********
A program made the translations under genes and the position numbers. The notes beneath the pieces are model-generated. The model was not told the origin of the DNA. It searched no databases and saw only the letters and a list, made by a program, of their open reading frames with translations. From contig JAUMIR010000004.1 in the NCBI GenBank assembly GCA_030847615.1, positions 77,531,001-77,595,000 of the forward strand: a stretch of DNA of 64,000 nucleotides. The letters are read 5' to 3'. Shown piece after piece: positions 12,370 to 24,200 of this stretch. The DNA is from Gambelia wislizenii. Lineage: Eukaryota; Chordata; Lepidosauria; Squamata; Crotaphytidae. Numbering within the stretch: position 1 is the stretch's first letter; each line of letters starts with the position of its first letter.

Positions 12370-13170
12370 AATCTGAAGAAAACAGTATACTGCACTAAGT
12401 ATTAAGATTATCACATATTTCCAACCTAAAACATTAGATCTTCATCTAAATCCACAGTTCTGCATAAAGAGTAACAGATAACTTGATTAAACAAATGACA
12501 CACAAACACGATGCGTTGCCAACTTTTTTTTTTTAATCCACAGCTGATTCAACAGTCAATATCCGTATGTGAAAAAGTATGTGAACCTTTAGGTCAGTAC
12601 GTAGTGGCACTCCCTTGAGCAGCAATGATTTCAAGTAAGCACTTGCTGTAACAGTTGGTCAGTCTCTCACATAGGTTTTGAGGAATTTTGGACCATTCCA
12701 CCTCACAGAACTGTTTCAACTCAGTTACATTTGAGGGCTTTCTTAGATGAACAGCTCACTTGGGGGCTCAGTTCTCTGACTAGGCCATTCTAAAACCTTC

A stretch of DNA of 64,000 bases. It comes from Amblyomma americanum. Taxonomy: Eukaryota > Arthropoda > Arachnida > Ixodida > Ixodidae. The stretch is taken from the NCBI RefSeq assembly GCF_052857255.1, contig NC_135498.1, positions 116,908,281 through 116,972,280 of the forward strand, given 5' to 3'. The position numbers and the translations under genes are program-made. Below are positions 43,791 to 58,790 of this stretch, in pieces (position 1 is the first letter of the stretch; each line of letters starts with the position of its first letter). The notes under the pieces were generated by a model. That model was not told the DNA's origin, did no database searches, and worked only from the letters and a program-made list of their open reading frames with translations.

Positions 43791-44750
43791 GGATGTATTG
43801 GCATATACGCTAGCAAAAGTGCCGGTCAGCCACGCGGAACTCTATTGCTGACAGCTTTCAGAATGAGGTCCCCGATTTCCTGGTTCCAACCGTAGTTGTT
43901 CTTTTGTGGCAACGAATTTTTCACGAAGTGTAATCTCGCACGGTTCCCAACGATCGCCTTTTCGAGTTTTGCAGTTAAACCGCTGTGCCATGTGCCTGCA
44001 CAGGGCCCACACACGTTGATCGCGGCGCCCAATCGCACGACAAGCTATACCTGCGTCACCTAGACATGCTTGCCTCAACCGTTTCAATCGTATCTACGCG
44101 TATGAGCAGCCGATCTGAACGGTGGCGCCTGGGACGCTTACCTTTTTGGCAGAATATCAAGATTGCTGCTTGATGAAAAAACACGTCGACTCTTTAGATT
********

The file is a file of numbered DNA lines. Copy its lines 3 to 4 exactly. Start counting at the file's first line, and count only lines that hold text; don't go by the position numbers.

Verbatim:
12370 AATCTGAAGAAAACAGTATACTGCACTAAGT
12401 ATTAAGATTATCACATATTTCCAACCTAAAACATTAGATCTTCATCTAAATCCACAGTTCTGCATAAAGAGTAACAGATAACTTGATTAAACAAATGACA